Polish-Lithuanian Commonwealth

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Polish-Lithuanian Commonwealth

 

(in Polish, Rzeczpospolita), the traditional name of the Polish state from the late 15th century through the 18th. The Polish-Lithuanian Commonwealth was a specific type of monarchy subject to influence from the estates and headed by a king elected by the Sejm. From the time of the Union of Lublin of 1569 until 1795, this was the official name of the Polish-Lithuanian state.

References in periodicals archive ?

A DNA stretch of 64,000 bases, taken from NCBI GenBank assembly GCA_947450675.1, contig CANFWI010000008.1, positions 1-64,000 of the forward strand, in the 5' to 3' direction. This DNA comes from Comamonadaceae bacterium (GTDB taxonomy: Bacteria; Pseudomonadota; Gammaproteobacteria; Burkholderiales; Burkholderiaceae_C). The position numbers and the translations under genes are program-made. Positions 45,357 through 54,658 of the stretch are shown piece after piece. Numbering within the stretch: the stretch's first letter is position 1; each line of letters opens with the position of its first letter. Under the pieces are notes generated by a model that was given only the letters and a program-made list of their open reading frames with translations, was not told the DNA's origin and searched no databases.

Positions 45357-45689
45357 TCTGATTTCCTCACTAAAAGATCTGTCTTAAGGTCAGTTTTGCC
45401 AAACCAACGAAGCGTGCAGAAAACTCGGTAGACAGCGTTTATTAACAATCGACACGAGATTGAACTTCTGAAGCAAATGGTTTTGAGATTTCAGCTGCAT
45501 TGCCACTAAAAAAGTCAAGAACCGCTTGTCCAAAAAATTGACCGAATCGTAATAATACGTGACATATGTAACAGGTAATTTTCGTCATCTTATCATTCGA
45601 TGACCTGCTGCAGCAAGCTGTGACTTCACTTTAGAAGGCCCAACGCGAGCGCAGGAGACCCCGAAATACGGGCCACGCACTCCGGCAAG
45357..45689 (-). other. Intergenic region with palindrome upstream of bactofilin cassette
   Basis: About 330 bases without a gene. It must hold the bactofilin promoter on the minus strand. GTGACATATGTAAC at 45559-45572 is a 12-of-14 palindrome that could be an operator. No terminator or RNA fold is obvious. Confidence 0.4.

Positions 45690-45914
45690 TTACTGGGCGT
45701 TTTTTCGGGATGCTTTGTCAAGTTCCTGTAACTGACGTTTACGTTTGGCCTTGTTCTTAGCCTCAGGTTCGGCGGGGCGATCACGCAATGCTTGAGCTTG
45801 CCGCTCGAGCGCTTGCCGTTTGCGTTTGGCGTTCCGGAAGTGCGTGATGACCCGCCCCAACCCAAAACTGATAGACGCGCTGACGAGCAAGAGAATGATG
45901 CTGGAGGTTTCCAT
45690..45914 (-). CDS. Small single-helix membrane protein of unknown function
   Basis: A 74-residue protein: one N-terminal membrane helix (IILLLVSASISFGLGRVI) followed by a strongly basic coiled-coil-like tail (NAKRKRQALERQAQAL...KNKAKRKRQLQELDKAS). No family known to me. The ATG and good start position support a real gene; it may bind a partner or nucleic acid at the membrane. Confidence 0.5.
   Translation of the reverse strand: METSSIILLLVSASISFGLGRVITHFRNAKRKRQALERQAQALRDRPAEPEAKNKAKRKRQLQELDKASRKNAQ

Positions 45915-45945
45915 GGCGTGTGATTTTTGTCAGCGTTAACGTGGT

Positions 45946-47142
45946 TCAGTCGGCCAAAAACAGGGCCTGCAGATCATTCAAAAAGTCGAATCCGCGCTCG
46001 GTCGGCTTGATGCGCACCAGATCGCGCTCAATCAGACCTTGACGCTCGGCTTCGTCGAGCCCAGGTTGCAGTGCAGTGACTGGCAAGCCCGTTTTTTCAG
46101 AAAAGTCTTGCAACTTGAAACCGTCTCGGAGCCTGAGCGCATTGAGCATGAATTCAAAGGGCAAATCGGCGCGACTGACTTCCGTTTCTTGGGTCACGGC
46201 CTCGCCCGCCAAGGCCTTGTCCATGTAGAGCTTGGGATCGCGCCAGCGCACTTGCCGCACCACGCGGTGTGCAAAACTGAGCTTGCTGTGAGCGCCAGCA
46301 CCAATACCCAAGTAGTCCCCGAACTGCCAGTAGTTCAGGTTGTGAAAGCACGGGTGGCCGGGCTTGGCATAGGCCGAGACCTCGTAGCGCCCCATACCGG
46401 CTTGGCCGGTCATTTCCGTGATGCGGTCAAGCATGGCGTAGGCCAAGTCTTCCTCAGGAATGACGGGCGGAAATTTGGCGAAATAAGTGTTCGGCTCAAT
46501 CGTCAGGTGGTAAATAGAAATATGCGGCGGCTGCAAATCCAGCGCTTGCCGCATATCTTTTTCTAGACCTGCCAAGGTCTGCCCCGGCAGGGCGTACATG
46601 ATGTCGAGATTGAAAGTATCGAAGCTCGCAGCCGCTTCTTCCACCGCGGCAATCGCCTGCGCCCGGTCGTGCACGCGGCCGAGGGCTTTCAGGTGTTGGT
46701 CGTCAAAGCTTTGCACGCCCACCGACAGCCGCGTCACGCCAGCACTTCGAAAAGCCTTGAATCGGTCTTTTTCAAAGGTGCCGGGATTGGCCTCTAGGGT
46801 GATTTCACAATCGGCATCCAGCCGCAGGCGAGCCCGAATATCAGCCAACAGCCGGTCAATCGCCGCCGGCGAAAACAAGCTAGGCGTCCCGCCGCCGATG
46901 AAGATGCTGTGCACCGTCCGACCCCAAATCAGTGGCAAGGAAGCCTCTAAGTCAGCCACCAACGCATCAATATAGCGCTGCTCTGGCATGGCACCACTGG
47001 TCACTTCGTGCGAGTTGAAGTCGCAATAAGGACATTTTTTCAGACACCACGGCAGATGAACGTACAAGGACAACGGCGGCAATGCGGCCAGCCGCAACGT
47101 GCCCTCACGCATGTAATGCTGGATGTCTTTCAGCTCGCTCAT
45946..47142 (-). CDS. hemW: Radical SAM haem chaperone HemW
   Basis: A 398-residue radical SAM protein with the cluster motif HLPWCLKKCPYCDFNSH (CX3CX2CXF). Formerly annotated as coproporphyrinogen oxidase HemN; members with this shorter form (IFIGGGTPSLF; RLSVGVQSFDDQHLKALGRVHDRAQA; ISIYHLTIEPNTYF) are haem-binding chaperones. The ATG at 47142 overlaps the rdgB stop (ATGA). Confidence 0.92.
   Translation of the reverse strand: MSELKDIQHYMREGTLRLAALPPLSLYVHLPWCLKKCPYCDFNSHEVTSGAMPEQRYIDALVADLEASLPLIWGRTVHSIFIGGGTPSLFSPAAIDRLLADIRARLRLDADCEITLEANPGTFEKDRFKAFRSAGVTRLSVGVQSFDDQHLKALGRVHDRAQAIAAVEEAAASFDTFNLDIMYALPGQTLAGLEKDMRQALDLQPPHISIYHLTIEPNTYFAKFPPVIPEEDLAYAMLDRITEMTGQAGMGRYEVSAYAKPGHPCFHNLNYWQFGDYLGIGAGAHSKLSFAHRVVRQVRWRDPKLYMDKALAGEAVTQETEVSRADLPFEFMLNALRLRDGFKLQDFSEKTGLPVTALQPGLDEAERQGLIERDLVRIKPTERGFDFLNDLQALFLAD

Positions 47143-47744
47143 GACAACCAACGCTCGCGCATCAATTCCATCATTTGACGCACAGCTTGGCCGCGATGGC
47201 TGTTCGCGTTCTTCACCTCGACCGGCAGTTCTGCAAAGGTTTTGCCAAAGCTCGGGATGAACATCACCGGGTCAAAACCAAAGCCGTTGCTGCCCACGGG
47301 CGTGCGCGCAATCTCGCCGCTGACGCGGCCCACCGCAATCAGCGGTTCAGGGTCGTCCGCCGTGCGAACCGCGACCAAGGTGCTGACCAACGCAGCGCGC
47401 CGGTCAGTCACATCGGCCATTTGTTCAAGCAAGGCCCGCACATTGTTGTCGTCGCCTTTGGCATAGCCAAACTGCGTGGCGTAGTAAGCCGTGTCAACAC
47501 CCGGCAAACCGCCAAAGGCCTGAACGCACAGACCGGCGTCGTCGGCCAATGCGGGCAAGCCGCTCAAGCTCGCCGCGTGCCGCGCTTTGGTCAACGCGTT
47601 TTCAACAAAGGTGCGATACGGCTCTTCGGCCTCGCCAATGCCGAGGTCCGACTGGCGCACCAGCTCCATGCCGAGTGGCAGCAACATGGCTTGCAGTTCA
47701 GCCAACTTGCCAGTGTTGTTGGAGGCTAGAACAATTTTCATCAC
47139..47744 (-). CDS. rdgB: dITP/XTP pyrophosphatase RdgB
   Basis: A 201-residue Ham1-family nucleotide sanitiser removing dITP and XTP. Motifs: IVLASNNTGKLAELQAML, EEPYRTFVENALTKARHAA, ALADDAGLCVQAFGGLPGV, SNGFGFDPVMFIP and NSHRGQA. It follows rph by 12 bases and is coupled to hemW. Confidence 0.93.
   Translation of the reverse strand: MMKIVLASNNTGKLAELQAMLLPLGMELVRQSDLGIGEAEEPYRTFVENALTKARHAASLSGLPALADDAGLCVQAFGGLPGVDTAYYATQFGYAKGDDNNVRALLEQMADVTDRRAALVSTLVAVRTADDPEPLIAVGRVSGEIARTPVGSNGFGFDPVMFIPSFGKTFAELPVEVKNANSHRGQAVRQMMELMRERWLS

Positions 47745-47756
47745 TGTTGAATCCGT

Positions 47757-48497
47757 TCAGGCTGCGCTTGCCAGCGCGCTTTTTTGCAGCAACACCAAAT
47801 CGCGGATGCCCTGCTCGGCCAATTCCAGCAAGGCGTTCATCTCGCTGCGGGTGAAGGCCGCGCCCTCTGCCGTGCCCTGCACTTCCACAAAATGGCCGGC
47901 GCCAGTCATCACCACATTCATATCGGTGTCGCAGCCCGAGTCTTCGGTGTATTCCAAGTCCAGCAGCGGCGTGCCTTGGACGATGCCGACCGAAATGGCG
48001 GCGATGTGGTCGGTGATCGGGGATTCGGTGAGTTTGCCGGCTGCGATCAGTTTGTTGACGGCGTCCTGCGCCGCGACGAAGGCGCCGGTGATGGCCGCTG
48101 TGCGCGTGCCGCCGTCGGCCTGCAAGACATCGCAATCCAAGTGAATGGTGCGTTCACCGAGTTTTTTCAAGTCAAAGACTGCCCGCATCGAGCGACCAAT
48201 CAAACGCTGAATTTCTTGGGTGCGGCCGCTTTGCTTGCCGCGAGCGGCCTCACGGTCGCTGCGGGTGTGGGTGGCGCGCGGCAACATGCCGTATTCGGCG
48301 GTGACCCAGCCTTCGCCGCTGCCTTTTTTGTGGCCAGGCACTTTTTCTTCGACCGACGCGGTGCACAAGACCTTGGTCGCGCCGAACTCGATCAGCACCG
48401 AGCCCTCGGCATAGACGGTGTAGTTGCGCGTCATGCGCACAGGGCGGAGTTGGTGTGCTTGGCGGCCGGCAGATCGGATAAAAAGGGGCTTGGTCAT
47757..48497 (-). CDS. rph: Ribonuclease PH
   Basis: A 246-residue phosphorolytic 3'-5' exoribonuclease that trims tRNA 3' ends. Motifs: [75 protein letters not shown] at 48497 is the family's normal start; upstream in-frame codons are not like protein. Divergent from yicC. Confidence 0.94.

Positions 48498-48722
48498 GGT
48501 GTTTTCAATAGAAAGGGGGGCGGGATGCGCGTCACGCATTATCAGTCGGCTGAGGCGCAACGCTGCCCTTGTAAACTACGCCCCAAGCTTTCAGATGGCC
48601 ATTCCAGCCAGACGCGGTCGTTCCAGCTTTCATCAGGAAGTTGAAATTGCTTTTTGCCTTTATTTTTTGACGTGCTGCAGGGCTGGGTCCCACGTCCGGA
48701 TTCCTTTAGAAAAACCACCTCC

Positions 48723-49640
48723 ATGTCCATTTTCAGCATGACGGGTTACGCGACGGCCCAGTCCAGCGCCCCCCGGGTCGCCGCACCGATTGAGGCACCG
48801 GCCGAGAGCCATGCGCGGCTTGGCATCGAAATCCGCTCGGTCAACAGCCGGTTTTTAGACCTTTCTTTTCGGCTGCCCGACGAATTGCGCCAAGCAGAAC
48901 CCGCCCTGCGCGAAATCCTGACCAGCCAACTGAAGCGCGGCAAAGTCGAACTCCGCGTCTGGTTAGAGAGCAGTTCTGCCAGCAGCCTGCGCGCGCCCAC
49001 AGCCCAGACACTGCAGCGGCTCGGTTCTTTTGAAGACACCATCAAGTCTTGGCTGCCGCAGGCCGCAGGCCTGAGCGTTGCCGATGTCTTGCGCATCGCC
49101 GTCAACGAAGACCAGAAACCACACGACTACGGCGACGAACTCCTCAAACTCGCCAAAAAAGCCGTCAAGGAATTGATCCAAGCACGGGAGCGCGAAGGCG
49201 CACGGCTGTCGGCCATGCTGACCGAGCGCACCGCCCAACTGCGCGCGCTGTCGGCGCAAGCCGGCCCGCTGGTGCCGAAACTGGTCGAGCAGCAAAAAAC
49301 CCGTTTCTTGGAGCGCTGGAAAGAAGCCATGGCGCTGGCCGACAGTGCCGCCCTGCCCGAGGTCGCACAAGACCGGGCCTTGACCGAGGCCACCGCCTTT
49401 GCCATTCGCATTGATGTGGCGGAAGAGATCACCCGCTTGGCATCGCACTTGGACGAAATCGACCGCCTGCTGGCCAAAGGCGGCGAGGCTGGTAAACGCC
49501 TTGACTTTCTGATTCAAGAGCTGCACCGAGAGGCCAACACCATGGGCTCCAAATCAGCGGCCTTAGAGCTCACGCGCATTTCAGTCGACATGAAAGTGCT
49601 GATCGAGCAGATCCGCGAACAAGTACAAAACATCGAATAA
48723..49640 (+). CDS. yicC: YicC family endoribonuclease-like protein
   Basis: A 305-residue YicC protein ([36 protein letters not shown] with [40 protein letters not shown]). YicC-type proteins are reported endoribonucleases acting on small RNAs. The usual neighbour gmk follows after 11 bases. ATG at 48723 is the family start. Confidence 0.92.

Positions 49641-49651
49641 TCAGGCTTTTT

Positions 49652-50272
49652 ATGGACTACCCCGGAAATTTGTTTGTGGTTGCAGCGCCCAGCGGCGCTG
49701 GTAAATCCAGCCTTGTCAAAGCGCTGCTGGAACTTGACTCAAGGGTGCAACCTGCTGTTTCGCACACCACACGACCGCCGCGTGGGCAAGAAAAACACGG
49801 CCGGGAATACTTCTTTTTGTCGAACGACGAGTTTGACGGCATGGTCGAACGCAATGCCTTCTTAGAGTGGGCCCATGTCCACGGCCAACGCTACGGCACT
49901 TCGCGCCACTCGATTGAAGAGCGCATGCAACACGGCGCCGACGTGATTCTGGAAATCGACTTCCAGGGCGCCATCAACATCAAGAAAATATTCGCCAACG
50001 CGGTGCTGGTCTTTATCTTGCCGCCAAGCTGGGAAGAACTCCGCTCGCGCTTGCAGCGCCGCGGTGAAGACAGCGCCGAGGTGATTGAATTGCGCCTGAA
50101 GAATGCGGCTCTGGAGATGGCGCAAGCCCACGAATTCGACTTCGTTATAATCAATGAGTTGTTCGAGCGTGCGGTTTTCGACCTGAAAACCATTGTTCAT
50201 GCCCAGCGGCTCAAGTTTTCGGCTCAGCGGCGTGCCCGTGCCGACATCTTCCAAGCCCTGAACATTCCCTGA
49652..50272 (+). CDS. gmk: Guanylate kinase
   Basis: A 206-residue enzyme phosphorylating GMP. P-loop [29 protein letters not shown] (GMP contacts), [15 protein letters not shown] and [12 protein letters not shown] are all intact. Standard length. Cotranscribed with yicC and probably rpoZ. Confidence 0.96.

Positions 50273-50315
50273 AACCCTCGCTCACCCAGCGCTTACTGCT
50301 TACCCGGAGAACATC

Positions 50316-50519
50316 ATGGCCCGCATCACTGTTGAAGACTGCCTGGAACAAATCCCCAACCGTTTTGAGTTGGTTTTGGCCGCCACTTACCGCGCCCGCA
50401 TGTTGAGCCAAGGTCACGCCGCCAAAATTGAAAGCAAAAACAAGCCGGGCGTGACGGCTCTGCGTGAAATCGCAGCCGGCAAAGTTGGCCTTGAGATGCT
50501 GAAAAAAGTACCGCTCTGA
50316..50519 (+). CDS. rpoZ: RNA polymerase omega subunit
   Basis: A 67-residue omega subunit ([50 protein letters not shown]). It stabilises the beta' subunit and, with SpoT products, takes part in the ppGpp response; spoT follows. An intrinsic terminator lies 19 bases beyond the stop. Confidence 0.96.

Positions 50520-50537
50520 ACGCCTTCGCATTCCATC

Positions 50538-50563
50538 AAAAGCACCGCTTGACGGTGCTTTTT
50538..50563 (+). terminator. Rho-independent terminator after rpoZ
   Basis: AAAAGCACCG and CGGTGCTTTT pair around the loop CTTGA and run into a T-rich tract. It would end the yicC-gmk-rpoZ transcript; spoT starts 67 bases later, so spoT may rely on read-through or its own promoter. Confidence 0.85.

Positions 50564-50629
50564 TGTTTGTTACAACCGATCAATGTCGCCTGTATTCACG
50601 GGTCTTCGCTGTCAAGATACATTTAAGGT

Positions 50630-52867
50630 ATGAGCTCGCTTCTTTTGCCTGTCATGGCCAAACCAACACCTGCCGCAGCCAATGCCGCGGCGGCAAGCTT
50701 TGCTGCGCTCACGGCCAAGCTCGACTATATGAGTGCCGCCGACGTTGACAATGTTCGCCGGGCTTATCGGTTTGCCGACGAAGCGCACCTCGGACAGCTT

I wanted to conquer Moscow and to create Rzeczpospolita [the Polish word meaning 'republic' and referring to the historical commonwealth of Poland and Lithuania] with you, not with Lenin and Stalin," Kazanavicius-Dzerzhinsky said, talking further about "the Vilnius empire," and adding, "I was lonely in the sea of Slavs.
Few countries in medieval Europe welcomed Jews as readily as the Commonwealth of Poland and Lithuania and there exists a myth of Casimir or Kazimierz the Great, a wise king of the fourteenth century who 'was good to the Jews' and may or may not had a Jewish mistress.
In 1627 Meletij Smotryc'kyj wrote a letter from Ukraine, in the Commonwealth of Poland and Lithuania, addressed to Pope Urban VIII in Rome in the flattering language of an accomplished ecclesiastical courtier.

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